View Full Version : Graduate Assistantship-Femoral Fractures

Lorraine Mulfinger
10-16-1996, 01:59 PM
Ph.D. Graduate Student Opportunity

Penn State University

A 3 year effort has been initiated with continuing funding from the
U.S. Centers for Disease Control and Prevention to study the
possibility of using a safety floor to reduce forces incurred by the
human body during a fall; specifically, the forces on the proximal
femur. The research isf ormulated to answer two fundamental questions:
1) What are the loading conditions that typically results in fall
related femoral fractures? and 2) Can a flooring system be used to
significantly reduce the risk of femur fracture?

The work is a collaborative effort between the Mechanical Engineering
Department, the Center for Locomotion Studies, and Hershey Medical
Center at the Pennsylvania State University. A Ph.D. student is being
sought to participate in this research. The student should have a
Master's degree (preferably in one of the engineering disciplines -
Mechanical Engineering, Engineering Science, Bioengineering, etc.),
have a strong background in the mechanical systems area (mechanics,
kinematics, dynamics), have a strong interest in biomechanical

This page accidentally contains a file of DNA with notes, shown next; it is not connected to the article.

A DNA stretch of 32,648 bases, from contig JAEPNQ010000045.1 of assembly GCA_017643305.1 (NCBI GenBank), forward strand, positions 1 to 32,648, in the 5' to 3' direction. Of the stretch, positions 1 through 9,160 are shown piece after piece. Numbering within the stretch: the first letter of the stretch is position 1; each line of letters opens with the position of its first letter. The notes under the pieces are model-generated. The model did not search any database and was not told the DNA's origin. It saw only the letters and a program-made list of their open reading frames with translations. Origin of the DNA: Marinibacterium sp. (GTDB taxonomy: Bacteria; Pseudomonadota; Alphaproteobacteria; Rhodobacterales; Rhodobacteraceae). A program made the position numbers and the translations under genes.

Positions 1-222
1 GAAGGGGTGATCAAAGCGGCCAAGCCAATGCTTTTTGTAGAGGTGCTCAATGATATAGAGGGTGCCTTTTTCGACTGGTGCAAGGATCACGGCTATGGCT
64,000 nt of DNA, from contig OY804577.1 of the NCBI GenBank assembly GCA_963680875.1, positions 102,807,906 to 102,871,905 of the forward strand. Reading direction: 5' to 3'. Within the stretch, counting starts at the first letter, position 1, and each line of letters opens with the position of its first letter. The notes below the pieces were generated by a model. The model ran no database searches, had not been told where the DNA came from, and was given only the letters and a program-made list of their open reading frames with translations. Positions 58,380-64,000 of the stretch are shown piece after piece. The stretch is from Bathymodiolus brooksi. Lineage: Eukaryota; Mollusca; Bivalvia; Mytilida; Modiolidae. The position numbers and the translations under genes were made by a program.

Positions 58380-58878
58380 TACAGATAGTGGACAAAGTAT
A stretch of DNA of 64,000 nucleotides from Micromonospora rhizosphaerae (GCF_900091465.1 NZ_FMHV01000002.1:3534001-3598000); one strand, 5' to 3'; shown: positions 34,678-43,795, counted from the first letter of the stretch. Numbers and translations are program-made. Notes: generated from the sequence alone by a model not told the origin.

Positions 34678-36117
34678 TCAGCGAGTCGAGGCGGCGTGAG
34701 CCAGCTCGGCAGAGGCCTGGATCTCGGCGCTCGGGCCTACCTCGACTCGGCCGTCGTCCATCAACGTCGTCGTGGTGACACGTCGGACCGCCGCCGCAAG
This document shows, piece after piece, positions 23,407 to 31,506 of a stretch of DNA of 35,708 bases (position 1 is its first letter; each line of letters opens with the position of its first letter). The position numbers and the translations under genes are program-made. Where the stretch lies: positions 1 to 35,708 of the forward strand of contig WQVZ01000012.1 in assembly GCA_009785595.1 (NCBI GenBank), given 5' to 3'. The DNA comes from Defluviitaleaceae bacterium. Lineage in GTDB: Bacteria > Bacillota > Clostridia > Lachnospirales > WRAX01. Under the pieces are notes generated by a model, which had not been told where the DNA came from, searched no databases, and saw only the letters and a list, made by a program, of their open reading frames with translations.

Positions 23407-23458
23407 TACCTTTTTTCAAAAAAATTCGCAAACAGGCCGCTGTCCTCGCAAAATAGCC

engineering, and desire to pursue an academic career. It is preferable
that the student also have industrial experience related to mechanical
systems design and analysis. Interested persons should contact Dr.
Donald A. Streit, 101 Reber Building, Penn State University, University
Park, PA 16802, 814-863-1286, dstreit@psu.edu. Dr. Streit reserves
the right to reject any or all applicants, and to wave or change any or
all of the above criteria. The study is already underway and it is
hoped that a student will be available to begin work on this project as
soon as possible. Penn State is an affirmative action/equal
opportunity employer. Women and minorities are encouraged to apply.

Lorraine M. Mulfinger, Ph.D.

Penn State University

Center for Locomotion Studies

Room 10 Intramural Building

University Park, PA 16802